Sir3 mediates long-range chromosome interactions in budding yeast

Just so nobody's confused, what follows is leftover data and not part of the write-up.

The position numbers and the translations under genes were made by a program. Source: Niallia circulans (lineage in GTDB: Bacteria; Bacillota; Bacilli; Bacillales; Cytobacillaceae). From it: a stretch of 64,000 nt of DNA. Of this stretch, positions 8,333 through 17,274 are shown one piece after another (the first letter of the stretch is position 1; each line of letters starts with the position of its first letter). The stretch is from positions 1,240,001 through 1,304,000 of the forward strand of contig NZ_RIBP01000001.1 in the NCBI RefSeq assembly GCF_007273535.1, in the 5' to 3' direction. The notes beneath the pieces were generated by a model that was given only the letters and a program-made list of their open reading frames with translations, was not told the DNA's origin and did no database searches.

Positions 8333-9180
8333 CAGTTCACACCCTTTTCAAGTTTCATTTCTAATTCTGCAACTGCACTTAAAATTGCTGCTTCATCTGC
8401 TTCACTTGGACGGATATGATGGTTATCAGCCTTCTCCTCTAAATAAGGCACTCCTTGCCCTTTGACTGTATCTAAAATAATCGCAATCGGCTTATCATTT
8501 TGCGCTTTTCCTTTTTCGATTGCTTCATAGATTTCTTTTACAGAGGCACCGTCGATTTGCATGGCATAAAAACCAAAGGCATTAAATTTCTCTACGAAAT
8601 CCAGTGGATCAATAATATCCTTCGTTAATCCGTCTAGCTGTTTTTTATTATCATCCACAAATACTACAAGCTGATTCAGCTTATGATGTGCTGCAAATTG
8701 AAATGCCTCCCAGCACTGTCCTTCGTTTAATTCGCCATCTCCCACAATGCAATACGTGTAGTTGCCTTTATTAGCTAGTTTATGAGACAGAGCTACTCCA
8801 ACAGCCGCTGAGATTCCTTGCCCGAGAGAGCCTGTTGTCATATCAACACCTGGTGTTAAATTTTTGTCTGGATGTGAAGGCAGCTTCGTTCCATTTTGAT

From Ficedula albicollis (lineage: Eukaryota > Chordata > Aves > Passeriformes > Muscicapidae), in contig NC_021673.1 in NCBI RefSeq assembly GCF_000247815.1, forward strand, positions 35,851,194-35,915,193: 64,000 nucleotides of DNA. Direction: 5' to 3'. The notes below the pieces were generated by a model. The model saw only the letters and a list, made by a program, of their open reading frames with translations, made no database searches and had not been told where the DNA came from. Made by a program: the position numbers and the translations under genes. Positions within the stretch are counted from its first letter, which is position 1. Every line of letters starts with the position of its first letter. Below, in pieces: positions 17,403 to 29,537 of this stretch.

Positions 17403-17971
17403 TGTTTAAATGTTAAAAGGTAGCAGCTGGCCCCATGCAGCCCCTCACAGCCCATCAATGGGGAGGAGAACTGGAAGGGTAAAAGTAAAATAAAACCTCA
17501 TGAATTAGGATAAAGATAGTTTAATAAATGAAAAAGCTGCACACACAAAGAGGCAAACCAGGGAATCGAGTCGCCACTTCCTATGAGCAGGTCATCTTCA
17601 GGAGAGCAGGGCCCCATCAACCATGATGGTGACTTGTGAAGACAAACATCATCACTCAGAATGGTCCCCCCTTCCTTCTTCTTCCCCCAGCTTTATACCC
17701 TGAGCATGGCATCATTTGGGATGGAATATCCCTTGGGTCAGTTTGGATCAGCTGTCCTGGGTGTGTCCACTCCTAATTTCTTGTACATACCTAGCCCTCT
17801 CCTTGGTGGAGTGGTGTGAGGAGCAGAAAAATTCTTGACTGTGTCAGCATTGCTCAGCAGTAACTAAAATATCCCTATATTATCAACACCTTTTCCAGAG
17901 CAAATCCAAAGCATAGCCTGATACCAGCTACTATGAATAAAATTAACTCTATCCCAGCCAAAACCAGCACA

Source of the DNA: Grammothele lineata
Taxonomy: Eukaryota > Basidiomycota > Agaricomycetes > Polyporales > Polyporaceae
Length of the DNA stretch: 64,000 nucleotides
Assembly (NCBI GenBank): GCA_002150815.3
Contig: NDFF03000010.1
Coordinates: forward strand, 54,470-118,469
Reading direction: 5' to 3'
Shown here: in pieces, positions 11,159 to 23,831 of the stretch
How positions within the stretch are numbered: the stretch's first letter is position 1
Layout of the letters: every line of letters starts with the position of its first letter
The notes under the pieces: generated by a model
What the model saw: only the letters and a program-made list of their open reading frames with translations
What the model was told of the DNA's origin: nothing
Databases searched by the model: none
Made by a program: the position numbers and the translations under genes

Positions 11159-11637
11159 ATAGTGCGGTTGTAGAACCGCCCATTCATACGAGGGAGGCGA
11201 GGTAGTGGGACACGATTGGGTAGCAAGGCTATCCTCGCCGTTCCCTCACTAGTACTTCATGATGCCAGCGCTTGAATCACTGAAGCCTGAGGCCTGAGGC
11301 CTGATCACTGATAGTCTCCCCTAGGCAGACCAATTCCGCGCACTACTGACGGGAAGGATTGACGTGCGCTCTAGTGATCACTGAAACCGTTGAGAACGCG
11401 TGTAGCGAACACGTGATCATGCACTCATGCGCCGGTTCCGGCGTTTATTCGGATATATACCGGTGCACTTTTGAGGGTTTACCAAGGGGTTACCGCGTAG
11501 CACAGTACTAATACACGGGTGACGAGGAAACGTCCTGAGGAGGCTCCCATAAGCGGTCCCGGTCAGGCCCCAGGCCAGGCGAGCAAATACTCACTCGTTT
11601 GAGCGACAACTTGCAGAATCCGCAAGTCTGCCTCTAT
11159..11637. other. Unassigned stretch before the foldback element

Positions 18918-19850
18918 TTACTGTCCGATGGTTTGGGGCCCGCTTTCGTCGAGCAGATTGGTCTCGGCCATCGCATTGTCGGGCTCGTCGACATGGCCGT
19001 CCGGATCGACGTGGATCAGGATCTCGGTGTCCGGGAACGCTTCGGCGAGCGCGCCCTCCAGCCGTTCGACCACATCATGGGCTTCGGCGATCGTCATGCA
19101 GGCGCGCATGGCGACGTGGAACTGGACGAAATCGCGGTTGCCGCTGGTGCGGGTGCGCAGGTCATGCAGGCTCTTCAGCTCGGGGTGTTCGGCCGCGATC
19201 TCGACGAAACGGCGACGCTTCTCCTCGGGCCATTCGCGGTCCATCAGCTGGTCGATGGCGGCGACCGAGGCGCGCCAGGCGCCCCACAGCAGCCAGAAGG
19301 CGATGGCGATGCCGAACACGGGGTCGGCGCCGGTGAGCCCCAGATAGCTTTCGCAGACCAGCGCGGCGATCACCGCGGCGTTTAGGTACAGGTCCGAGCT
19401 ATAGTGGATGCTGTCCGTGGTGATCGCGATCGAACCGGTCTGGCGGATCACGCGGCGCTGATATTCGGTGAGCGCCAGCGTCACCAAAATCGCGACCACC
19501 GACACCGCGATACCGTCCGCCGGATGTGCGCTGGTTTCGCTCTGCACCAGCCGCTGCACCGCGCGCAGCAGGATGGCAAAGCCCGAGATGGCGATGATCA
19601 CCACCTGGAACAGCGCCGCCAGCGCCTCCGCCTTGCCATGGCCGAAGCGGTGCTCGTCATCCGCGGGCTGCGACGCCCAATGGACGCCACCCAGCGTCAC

Physical contacts between distant loci contribute to regulate genome function. However, the molecular mechanisms responsible for settling and maintaining such interactions remain poorly understood. Here, we investigate the well-conserved interactions between heterochromatin loci. In budding yeast, the 32 telomeres cluster in 3–5 foci in exponentially growing cells. This clustering is functionally linked to the formation of heterochromatin in subtelomeric regions through the recruitment of the silencing SIR complex composed of Sir2/3/4. Combining microscopy and Hi-C on strains expressing different alleles of SIR3, we show that the binding of Sir3 directly promotes long-range contacts between distant regions, including the rDNA, telomeres, and internal Sir3-bound sites. Furthermore, we unveil a new property of Sir3 in promoting rDNA compaction. Finally, using a synthetic approach, we demonstrate that Sir3 can bond loci belonging to different chromosomes together, when targeted to these loci, independently of its interaction with its known partners (Rap1, Sir4), Sir2 activity, or chromosome context. Altogether, these data suggest that Sir3 acts as a molecular bridge that stabilizes long-range interactions.